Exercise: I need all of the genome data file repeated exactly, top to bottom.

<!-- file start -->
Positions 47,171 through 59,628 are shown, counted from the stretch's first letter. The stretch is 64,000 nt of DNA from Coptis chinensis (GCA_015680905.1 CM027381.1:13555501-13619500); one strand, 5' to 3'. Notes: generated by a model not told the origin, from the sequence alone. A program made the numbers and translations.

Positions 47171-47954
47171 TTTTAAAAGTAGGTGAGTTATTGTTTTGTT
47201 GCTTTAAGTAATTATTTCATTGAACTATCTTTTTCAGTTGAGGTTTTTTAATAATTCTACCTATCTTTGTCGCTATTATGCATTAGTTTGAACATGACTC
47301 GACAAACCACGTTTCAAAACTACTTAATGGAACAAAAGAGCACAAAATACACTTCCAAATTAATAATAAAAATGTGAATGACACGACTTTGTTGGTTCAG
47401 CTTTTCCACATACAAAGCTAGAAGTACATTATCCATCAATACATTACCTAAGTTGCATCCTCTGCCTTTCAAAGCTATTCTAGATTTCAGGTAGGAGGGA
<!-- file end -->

Positions 47,171 through 59,628 are shown, counted from the stretch's first letter. The stretch is 64,000 nt of DNA from Coptis chinensis (GCA_015680905.1 CM027381.1:13555501-13619500); one strand, 5' to 3'. Notes: generated by a model not told the origin, from the sequence alone. A program made the numbers and translations.

Positions 47171-47954
47171 TTTTAAAAGTAGGTGAGTTATTGTTTTGTT
47201 GCTTTAAGTAATTATTTCATTGAACTATCTTTTTCAGTTGAGGTTTTTTAATAATTCTACCTATCTTTGTCGCTATTATGCATTAGTTTGAACATGACTC
47301 GACAAACCACGTTTCAAAACTACTTAATGGAACAAAAGAGCACAAAATACACTTCCAAATTAATAATAAAAATGTGAATGACACGACTTTGTTGGTTCAG
47401 CTTTTCCACATACAAAGCTAGAAGTACATTATCCATCAATACATTACCTAAGTTGCATCCTCTGCCTTTCAAAGCTATTCTAGATTTCAGGTAGGAGGGA